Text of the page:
Doctors’ Union in Austria Lists Curbs on Jews

New attacks upon the already perilous status of doctors who happen to be Jews have been launched by the Union of Medical Specialists of Austria.

The union has compiled a list of regulations defining the conditions, which will entitle a medical man to apply for recognition as a qualified specialist. One of these regulations stipulates that all applicants must first work for a set period in public clinics which teach the specialties they wish to take up.

But it is impossible for a Jew to obtain a position in any public institution, so that in a few years not a single Jewish doctor will be able to procure recognition by the union.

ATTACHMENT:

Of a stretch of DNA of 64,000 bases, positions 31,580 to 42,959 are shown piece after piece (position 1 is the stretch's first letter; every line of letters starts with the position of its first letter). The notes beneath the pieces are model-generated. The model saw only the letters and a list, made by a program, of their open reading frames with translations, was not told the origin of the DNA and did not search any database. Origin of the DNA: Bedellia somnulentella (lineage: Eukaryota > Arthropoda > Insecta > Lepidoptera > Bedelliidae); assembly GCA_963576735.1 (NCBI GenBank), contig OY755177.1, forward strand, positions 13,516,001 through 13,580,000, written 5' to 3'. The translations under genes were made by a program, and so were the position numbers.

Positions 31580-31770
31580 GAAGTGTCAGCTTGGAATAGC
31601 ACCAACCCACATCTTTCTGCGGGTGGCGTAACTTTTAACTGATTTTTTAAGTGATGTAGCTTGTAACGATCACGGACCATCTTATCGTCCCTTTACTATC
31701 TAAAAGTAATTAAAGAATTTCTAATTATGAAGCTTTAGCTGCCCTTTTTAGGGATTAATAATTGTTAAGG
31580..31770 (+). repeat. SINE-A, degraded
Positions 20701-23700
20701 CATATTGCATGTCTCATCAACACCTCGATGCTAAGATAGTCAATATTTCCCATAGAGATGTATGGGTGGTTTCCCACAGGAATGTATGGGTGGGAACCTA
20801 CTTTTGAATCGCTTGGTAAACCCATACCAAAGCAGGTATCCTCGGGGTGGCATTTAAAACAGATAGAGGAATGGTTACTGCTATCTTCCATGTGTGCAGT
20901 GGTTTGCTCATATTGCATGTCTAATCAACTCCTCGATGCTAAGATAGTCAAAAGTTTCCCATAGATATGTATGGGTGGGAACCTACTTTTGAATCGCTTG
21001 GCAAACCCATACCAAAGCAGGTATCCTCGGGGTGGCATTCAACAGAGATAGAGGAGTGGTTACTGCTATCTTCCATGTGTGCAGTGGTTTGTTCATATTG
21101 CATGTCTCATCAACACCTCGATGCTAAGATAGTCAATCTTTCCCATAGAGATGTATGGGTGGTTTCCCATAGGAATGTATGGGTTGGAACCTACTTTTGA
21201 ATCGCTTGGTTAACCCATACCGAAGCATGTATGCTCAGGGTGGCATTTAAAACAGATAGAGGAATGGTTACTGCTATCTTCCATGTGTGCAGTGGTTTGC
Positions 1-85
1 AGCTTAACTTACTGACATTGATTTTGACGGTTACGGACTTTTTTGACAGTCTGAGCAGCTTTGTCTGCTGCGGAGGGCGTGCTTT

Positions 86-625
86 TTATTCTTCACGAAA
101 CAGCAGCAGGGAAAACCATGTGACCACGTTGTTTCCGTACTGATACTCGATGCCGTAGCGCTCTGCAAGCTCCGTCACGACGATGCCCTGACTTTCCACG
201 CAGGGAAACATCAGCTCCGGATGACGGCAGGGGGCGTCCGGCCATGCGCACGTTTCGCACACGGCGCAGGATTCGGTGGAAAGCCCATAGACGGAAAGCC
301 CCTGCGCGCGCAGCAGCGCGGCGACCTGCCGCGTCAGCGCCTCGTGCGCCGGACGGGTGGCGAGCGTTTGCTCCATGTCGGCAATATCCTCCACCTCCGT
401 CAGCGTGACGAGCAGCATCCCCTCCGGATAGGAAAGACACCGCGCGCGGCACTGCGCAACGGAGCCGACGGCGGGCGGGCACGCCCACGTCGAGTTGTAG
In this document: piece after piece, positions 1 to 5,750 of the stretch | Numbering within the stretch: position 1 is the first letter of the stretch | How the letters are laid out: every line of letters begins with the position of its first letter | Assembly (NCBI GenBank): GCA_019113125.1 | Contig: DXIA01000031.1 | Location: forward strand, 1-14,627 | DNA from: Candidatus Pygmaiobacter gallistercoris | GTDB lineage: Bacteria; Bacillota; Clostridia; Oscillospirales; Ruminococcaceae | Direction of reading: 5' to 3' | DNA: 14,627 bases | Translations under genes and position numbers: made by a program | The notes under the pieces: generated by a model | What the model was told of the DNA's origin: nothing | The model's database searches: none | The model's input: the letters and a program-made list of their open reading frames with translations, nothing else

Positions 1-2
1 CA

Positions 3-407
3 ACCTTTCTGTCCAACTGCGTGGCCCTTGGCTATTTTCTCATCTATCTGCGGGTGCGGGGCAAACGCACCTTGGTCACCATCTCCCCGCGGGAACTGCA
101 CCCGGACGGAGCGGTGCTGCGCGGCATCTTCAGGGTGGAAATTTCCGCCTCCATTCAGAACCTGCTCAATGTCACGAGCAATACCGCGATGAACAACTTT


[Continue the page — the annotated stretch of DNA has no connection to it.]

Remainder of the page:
Not only is work in a public clinic required under the new regulations. Whether the intended specialized subject lies in the surgical or non-surgical branches, the would-be specialist must spend four or five years as a salaried official and is forbidden to practice privately during this time.

The union is of lofty standing throughout the country, particularly in Vienna, where, of 4,000 doctors, thirty per cent. are estimated to be Jews. There are 1,250 specialists in this city, thirty-five per cent. of whom are Jews.

Considerable opposition has been aroused in Jewish circles. It is expected that some modification of the rules will be made.

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